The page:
Where CAN’T you CHARGE YOUR BEV?
New Zealand’s electric- vehicle rapid charging infrastructure has grown at a rapid pace
It’s a measure of how quickly Battery Electric Vehicle ( BEV) charging infrastructure has developed in New Zealand that we no longer have to ask where can you drive your BEV? It makes more sense to ask where can’t you drive it?
It’s fair to say that most BEVs are more than capable of most driving that most Kiwis do. The average daily driving distance for Kiwis is less than 40km a day and that’s reflected in the fact that 85 per cent of BEV charging is still done at home. With a decent home quick- charging set- up ( Audi has a domestic installation offering that’s less than
$ 1800 for most houses), you’re pretty much set for day- to- day driving.
But for BEVs to really be credible as everyday transport, they have to be able to tackle longer drives and that’s where charging infrastructure comes in.
As we discussed in our Green special on BEV charging, most public stations offer DC fast charging of at least 50kW ( a select few are much faster), so you’ll be able to get around 200km of range into a modern BEV in under half an hour.
Charging stations in New Zealand are actually quite plentiful. The PlugShare website currently lists 634 individual charging points around the country — although includes every possible plug- in point, including caravan parks.
For a more real- world number, we could look at ChargeNet, which is the largest provider of BEV fastcharging infrastructure in NZ. It currently has nearly 200 stations on its network and the number is growing, with 20 currently under construction and another 20- plus planned for 2021.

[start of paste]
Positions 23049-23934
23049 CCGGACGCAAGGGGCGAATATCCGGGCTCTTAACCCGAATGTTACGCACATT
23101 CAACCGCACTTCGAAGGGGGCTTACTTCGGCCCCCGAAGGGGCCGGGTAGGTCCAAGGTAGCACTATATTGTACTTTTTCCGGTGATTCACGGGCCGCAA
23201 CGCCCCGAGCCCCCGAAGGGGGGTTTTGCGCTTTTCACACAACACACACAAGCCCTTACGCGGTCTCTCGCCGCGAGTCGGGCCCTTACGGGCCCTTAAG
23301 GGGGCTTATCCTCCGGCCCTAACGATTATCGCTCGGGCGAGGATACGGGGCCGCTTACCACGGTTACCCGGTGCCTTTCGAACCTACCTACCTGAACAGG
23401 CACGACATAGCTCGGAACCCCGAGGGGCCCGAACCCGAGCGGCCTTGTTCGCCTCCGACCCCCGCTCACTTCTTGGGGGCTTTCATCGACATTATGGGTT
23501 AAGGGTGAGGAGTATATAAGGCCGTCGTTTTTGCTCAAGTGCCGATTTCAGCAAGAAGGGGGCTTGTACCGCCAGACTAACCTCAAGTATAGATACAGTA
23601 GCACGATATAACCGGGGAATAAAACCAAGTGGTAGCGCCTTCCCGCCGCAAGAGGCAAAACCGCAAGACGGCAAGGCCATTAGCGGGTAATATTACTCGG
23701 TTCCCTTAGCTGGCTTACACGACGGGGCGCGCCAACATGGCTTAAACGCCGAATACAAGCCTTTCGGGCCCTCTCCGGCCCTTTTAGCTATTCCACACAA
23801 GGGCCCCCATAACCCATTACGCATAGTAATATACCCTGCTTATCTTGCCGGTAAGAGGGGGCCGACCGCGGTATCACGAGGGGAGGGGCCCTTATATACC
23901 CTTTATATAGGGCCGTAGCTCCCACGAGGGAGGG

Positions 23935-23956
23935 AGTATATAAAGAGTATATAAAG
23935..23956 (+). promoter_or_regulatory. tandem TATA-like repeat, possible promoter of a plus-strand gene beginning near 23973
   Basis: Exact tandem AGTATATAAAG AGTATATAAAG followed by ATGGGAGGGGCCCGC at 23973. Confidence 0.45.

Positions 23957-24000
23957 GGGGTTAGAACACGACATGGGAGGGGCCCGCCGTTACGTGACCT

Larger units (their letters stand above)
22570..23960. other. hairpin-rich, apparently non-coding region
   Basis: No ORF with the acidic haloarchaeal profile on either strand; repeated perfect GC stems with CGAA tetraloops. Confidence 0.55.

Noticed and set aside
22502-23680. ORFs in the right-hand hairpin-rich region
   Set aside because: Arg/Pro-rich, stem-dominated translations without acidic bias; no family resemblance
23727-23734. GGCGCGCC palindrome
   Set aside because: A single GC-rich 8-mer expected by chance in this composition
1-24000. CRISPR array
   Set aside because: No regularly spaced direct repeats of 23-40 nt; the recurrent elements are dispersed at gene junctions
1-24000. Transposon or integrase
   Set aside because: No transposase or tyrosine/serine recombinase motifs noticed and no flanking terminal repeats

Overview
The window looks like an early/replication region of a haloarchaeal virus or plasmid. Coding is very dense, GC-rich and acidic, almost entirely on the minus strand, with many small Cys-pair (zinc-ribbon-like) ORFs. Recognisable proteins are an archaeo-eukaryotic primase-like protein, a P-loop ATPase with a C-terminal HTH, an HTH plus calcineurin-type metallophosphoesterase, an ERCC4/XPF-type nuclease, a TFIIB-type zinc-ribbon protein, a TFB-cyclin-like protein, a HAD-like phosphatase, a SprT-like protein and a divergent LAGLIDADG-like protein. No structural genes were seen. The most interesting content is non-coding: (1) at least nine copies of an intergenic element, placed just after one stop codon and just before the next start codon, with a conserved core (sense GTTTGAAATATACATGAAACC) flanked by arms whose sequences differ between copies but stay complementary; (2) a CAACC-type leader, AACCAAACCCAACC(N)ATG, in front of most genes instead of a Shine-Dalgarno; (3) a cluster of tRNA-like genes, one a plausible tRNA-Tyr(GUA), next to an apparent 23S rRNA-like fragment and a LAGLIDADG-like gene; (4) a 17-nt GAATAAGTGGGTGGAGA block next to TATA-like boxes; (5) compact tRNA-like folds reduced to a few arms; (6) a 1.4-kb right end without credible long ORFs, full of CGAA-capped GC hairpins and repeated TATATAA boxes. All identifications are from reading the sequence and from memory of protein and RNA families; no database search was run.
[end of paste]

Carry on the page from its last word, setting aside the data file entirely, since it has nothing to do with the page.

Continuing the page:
Impressive numbers, but what does that mean in a practical sense for the BEV driver? The goal is a charger every 75km on main highways in the medium term and ultimately one every 50km.
Right now, if you have a BEV with at least 200km range ( and that’s every modern model), you can pretty much drive anywhere on main roads in New Zealand without running out of charge.
One of the biggest holes in the network has been over the Southern Alps
( from Christchurch to Hokitika, for example) and then from the WestCoast down to Central Otago. But that’s now being plugged. This month a DC fast charger went live at Arthur’s Pass and two more are planned for Springfield and Castle Hill Village before the end of the year.
The 420km drive from Hokitika to Wa ¯ naka has also been a huge wall for many BEVs ( and challenging ever for some longer- range models); while the trip still requires some planning, there’s now a charger at Franz Josef.
The southernmost ChargeNet DC station is Bluff; the northernmost is at Waitiki Landing, just a few kilometres from Cape Reinga.
There are certainly still a few journeys that require some forethought ( and maybe a little bravery). For example, New Plymouth to Te Kuiti is just 167km, but over some very demanding roads. However, these are the exceptions rather than the rule. Running a BEV requires a different mindset than simply filling up with petrol all the time, but once you’re on board with the logistics of charging, owning a BEV is no impediment to a proper Kiwi road trip.